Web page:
International Monetary Fund said that the economy of Latin America and the Caribbean will shrink 0.6% this year, compared with its earlier projection of a 0.5% contraction. The prediction is part of the latest edition of the IMF's World Economic Outlook, which points out that while major regional economies such as Brazil and Venezuela are suffering, most other countries in the area continue to expand.
IMF economists also expect the region as a whole to enjoy growth of 1.6% in 2017.
Confidence appears to have bottomed out in Brazil, and growth is forecast at -3.3% for 2016 and 0.5% in 2017, on the assumption of declining political and policy uncertainty and the waning effects of past economic shocks, the IMF said.
The report projects further deterioration in petroleum-rich Venezuela, where gross domestic product declined 6.2% last year and is on course to fall another 10% in 2016 as the decline in oil prices since mid-2014 has exacerbated domestic macroeconomic imbalances and balance of payments pressures.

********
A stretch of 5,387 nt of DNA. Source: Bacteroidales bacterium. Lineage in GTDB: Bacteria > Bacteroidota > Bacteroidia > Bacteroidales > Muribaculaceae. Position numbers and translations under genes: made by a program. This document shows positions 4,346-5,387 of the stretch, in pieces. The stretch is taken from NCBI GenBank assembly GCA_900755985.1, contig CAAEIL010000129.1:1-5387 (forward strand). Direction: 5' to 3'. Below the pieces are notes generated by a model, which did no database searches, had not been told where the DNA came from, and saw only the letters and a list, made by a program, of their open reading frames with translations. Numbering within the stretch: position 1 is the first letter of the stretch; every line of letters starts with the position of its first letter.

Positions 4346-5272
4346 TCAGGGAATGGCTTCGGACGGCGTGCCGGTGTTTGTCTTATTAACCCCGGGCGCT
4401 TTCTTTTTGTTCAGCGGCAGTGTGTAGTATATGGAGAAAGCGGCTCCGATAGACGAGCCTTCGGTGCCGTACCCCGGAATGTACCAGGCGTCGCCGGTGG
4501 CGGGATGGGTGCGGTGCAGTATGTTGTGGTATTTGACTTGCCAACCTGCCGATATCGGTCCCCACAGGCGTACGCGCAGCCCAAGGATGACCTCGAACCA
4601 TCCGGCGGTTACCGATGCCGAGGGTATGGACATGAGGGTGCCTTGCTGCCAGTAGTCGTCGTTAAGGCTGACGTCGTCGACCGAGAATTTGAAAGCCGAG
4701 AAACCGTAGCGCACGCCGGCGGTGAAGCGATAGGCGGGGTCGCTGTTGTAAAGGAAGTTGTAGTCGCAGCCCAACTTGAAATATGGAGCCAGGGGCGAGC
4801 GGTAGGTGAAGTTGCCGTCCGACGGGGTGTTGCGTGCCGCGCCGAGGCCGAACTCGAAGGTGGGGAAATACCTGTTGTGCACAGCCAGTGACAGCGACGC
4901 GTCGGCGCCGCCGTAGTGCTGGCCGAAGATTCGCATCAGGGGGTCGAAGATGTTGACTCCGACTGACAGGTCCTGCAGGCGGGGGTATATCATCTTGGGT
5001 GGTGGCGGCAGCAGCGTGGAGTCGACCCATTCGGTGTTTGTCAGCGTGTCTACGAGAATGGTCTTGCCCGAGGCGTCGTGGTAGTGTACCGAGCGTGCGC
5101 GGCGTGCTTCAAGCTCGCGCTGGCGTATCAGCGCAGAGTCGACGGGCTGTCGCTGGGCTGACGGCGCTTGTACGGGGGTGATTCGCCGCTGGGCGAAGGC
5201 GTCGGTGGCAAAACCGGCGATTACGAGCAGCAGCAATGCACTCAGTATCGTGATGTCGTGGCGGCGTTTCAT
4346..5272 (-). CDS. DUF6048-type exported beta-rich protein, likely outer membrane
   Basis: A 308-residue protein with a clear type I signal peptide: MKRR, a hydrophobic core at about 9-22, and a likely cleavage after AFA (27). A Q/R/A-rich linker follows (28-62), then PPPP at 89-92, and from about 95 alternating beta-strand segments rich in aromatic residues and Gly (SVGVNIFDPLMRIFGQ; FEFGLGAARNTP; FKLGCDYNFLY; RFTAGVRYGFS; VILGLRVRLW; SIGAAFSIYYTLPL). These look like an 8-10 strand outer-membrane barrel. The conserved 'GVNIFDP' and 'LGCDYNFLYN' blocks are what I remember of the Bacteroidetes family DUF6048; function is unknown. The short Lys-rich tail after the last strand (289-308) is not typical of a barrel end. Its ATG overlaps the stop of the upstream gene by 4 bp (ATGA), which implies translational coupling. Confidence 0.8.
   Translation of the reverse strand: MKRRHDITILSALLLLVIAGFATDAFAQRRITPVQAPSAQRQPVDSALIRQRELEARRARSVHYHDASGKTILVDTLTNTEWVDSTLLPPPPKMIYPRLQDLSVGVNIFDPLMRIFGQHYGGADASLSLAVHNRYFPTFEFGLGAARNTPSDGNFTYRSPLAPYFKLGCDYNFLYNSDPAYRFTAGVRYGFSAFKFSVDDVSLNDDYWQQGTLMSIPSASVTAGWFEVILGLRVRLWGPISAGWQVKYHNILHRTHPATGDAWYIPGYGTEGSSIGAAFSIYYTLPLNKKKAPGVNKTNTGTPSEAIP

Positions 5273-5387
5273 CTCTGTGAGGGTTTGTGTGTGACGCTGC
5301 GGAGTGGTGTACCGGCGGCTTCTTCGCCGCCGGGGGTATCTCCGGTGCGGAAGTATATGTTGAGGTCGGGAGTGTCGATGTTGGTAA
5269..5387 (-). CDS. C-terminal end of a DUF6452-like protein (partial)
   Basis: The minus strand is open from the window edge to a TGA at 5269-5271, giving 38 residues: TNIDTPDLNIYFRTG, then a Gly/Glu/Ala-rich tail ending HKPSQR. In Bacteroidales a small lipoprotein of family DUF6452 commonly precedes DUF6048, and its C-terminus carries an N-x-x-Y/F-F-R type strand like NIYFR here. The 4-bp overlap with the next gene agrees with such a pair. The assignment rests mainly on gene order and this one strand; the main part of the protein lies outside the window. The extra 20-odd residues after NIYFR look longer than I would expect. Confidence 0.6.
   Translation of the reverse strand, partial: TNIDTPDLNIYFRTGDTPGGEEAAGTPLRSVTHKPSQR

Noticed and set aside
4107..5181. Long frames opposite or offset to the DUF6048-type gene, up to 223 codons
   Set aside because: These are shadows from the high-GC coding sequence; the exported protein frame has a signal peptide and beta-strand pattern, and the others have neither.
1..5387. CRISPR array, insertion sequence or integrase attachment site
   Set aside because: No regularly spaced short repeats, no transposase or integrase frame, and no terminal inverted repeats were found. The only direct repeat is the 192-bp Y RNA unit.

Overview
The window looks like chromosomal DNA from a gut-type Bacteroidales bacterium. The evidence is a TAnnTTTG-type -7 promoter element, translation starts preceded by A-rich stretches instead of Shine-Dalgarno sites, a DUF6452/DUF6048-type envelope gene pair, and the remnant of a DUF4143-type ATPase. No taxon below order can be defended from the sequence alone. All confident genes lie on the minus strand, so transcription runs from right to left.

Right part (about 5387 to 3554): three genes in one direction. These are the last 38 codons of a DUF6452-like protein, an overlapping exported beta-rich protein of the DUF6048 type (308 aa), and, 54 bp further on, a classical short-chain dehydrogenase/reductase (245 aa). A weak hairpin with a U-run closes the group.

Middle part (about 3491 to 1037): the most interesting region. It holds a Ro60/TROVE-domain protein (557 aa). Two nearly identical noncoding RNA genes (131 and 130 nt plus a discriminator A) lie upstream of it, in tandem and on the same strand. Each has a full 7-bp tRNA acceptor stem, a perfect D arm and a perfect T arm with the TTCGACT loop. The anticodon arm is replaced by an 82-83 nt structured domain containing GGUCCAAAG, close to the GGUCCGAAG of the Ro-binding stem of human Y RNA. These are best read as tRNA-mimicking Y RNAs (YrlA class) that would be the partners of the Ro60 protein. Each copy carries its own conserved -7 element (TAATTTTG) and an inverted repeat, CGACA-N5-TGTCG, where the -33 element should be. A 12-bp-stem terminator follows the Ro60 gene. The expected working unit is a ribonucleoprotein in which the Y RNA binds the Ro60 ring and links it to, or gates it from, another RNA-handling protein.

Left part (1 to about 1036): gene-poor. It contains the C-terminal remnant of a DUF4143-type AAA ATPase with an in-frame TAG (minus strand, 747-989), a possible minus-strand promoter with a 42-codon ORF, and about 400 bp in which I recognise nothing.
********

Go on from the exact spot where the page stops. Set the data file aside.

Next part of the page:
Venezuela's jobless rate will top 20% in 2017, the Fund said.
Falling oil prices are also a factor in the economic woes of Ecuador, the IMF said, forecasting GDP declines of 2.3% this year and 2.7% in 2017.
Colombia and Chile are experiencing a slowdown this year, but remain in positive territory, with gains of 2.2% and 1.7%, respectively. Within the region, only Peru and Paraguay - each expanding at a 3.5% clip - are doing better this year compared with 2015.
Latin America's No. 2 economy after Brazil, Mexico, will end the year with growth of 2.1%, down from 2.5% in 2015, the IMF said, though adding that Mexico will resume an upward trajectory.